There has been a lot of recent interest in the oil exploration taking place around the Falkland Islands. Here, Dr Phil Richards, BGS Regional Hydrocarbons Manager, answers some questions about the scientific background to the story.
For an area to be an oil province it needs to have a number of geological ingredients, all of which must have come together at the right time, and in the right order. Firstly, there needs to be a basin area (or areas) i.e. a structurally controlled depression within the Earth’s crust — that has been able to accumulate several kilometres of sedimentary rocks. Within this sedimentary succession there needs to be an alternation of organic rich claystones, porous sandstones and impermeable claystones or evaporite rocks, deposited in the right temporal and spatial order.
The organic material entrapped as fossils and plant debris within the organic rich claystones, if it is buried sufficiently deeply by succeeding layers of rocks — generally to about 3 km of depth — it will begin to breakdown, and to release liquid hydrocarbons from the hydrogen and carbon molecules within the organic matter. These liquid hydrocarbons can then migrate through the overlying rocks, upwards, towards the surface, and the region of least confining pressure.
Once the migrated hydrocarbons pass into a porous sandstone, they displace the water that is present in the pore spaces between the sandstone grains, and hopefully form an oil-soaked sandstone, known as the reservoir. However, the oil could simply pass through any such sandstones, and continue to migrate towards the surface.
However, if the sandstone layer has been deformed, for example into an anticline structure — a buried mountain beneath the surface — or has been cut by a geological fault that cuts off the migration pathways, then the oil may be trapped in the reservoir. However, it could still potentially leak vertically to the surface.In order to prevent loss of the hydrocarbons to the surface millions of years ago, the reservoir sandstone will need to have been overlain by an impermeable layer of rock — a claystone or evaporate deposit — known as the seal.
These conditions are a requirement for the formation of oil provinces everywhere, and we can interpret, from extensive remote sensing surveying such as provided by seismic data, that the general structural conditions and sedimentary rock thicknesses exist in the basin areas around the Falklands, just as they do, for example, in the North Sea.
We have also proven, from the results of six wells that were drilled in the basin north of the Falklands in 1998 that all of these geological elements are in place.
The 1998 drilling was a technical success in so far as it proved the presence of the necessary ingredients for what we call an active petroleum system, but only limited amounts of hydrocarbons were discovered. Although oil did flow to surface from one of the wells, there was only about two litres of it, and it was therefore a non-commercial find.
We all learnt a great deal about the geology of the Falklands petroleum system from the drilling in 1998, and can now take that knowledge and target exploration boreholes to test potential reservoirs and traps that we think are on the optimum migration routes taken by the oil as it moved through the geological system.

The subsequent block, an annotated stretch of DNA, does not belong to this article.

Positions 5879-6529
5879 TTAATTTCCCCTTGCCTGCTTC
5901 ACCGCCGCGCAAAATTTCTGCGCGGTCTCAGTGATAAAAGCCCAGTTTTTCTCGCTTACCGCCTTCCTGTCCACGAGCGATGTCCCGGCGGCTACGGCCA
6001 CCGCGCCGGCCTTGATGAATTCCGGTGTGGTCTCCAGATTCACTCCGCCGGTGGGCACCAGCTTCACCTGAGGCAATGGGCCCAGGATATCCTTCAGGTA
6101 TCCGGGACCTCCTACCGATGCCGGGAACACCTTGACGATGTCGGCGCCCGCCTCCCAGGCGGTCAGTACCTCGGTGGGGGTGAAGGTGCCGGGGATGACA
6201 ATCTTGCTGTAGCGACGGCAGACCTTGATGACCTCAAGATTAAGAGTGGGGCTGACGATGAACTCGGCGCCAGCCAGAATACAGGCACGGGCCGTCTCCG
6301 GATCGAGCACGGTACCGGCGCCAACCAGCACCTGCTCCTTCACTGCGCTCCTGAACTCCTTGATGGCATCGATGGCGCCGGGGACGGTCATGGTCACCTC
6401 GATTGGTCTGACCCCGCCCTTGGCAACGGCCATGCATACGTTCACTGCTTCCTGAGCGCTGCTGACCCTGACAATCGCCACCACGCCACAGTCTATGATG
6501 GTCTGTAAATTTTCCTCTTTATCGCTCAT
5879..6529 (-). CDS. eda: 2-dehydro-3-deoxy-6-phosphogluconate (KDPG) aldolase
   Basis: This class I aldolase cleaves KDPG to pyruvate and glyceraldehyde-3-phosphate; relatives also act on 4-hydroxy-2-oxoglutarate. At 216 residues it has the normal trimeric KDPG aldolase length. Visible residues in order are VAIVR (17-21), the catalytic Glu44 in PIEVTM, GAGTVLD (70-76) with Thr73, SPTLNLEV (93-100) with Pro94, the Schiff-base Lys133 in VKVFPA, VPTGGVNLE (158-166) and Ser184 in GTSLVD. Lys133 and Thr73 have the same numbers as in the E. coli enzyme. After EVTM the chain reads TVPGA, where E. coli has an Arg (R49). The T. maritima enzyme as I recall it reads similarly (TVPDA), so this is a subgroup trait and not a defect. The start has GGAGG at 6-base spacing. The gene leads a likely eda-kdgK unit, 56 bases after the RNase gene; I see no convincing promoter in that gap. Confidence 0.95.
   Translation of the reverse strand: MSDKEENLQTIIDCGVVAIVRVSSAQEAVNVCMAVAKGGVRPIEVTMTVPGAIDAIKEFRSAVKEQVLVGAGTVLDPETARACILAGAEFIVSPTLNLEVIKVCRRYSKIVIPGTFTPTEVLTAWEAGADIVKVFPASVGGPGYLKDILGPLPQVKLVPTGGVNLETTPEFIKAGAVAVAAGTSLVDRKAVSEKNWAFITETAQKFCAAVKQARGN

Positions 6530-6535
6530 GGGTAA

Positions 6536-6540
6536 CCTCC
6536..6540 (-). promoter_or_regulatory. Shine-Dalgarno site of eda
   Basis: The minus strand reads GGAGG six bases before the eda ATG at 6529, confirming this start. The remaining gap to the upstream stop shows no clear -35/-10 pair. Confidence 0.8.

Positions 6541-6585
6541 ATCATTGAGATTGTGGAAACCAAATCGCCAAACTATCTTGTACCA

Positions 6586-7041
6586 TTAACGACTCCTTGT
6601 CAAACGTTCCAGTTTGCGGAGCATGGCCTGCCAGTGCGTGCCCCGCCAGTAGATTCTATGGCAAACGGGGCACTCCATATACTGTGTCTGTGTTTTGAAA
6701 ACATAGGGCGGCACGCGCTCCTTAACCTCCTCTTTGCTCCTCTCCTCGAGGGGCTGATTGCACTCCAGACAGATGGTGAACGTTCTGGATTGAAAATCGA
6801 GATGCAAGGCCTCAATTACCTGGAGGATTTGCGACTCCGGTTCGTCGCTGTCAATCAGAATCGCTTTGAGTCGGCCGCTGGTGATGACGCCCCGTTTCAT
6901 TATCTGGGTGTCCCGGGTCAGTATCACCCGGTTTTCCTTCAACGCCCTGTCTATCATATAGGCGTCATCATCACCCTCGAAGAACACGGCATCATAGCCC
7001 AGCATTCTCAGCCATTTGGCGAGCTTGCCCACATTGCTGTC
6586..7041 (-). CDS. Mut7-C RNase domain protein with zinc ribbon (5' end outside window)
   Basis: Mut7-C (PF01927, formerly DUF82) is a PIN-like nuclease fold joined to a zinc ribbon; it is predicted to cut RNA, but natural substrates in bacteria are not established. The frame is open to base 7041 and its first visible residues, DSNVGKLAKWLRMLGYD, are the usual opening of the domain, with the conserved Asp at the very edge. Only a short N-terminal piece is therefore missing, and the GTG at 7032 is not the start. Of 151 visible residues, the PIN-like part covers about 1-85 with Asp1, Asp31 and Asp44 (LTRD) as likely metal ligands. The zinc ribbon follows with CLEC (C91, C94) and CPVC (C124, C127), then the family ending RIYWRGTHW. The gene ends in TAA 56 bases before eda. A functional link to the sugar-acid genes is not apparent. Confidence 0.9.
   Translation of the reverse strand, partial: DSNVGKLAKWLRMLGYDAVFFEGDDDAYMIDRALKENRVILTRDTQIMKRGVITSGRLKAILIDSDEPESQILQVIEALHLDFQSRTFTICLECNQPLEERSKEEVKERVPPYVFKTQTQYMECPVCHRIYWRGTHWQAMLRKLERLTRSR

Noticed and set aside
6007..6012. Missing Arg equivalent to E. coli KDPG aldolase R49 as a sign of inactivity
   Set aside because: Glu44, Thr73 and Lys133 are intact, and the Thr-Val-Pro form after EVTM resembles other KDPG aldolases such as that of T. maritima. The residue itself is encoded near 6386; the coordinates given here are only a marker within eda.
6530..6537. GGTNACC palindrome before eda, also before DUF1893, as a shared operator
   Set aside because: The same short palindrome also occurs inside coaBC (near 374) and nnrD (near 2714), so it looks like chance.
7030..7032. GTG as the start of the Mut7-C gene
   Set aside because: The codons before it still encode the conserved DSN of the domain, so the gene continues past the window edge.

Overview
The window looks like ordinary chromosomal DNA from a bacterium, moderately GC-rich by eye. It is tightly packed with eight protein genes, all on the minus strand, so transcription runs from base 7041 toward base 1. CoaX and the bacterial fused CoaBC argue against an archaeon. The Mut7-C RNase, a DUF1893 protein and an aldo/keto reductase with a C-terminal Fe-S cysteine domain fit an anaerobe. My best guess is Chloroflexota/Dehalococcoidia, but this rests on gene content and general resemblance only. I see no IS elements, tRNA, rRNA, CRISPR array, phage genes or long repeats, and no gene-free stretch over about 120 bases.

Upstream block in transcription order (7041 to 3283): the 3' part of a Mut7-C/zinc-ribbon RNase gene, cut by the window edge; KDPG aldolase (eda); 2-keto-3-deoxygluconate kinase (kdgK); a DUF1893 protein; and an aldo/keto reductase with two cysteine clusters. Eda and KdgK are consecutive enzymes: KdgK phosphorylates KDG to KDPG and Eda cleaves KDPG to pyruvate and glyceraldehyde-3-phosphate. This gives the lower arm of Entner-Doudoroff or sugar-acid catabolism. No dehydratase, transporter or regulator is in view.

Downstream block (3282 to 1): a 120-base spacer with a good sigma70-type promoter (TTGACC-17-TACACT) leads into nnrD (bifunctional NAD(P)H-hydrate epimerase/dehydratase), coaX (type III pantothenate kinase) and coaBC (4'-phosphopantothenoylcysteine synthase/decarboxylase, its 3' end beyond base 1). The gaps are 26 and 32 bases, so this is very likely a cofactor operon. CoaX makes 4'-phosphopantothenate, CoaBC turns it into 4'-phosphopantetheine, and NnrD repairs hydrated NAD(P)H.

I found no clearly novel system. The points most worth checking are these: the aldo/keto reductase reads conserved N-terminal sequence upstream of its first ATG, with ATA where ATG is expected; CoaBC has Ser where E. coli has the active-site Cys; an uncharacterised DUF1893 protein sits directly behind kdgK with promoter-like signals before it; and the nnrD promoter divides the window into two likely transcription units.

We quite simply don’t know at this stage.
There may be absolutely nothing there, and yet there could be billions of barrels. Although many extravagant figures have been quoted in the press, it is far too early to speculate.
There appear to be two sources for this story:
The first is that, following the 1998 drilling campaign, I published (with a colleague from Shell) a geochemical analysis suggesting that the source rock in the basin north of the Falklands could have been capable of generating and expelling anything from about 1.2 billion barrels of oil to over 60 billion barrels of oil.
However, that’s an analysis of the amount of oil that may have been generated from the source rock. Only a very small percentage — maybe 10% — of any such hydrocarbons are likely to make it into a reservoir rock, and even if they do, and haven’t all leaked to the surface millions of years ago, only about 35% of that oil is likely to be extractable from the reservoir.
The second source, of a 60 billion barrels figure, is from one of the oil companies exploring in the basin to the east of the Islands. They estimated all the probable and possible reserves that may exist in the undrilled, un-proven prospects they have identified from seismic interpretation and have suggested that, with a large dose of good luck, there could be 60 billion barrels there. But the figure has to be taken in the context of the lack of firm observational data from that area: there are no wells there, and we simply don’t know yet what the geology is like there.
Peak Oil is the point at which the world will have produced more oil than is left to produce. Estimates of when this will occur range, generally, from early this century to about mid-century, but in essence, we are at or about Peak Oil now.
It’s impossible to know whether Falklands oil could slow the approach of Peak Oil in any meaningful sense, as we don’t know if there is any oil.
However, we can put Falklands exploration into the context of our ever increasing demand for hydrocarbons. The world consumes about 100 million barrels of oil every day. The Liz prospect, the first target being drilled in the Falklands, may contain, according to the drilling company Desire Petroleum, 390 million barrels of recoverable oil. Whilst such reserves would transform the finances of the company, and be vitally important to the economy of the Falklands, they would satisfy world oil consumption demands for less than four days, and so are likely to have a minimal impact on the approach of Peak Oil.